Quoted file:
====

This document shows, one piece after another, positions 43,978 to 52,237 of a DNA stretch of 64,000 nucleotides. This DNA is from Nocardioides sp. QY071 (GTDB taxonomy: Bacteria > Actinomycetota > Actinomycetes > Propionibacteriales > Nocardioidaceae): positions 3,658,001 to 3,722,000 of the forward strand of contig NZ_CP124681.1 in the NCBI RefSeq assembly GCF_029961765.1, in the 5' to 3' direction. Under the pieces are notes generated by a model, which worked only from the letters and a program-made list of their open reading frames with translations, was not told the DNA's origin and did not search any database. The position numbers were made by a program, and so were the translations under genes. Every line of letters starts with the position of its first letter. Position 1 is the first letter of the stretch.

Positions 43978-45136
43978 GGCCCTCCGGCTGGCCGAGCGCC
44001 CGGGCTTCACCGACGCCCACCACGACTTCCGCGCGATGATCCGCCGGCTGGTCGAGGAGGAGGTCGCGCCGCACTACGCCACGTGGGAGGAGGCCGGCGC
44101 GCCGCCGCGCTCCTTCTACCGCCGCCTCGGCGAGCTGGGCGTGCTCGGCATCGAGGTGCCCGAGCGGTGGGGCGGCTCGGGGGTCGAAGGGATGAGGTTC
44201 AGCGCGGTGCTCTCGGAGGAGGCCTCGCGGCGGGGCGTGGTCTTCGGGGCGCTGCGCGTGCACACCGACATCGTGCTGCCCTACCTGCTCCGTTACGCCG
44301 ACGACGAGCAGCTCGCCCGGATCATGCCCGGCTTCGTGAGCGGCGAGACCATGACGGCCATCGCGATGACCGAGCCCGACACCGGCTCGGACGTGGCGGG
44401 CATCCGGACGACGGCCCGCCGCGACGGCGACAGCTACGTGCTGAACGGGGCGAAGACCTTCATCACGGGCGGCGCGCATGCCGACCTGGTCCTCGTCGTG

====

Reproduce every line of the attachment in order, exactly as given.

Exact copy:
This document shows, one piece after another, positions 43,978 to 52,237 of a DNA stretch of 64,000 nucleotides. This DNA is from Nocardioides sp. QY071 (GTDB taxonomy: Bacteria > Actinomycetota > Actinomycetes > Propionibacteriales > Nocardioidaceae): positions 3,658,001 to 3,722,000 of the forward strand of contig NZ_CP124681.1 in the NCBI RefSeq assembly GCF_029961765.1, in the 5' to 3' direction. Under the pieces are notes generated by a model, which worked only from the letters and a program-made list of their open reading frames with translations, was not told the DNA's origin and did not search any database. The position numbers were made by a program, and so were the translations under genes. Every line of letters starts with the position of its first letter. Position 1 is the first letter of the stretch.

Positions 43978-45136
43978 GGCCCTCCGGCTGGCCGAGCGCC
44001 CGGGCTTCACCGACGCCCACCACGACTTCCGCGCGATGATCCGCCGGCTGGTCGAGGAGGAGGTCGCGCCGCACTACGCCACGTGGGAGGAGGCCGGCGC
44101 GCCGCCGCGCTCCTTCTACCGCCGCCTCGGCGAGCTGGGCGTGCTCGGCATCGAGGTGCCCGAGCGGTGGGGCGGCTCGGGGGTCGAAGGGATGAGGTTC
44201 AGCGCGGTGCTCTCGGAGGAGGCCTCGCGGCGGGGCGTGGTCTTCGGGGCGCTGCGCGTGCACACCGACATCGTGCTGCCCTACCTGCTCCGTTACGCCG
44301 ACGACGAGCAGCTCGCCCGGATCATGCCCGGCTTCGTGAGCGGCGAGACCATGACGGCCATCGCGATGACCGAGCCCGACACCGGCTCGGACGTGGCGGG
44401 CATCCGGACGACGGCCCGCCGCGACGGCGACAGCTACGTGCTGAACGGGGCGAAGACCTTCATCACGGGCGGCGCGCATGCCGACCTGGTCCTCGTCGTG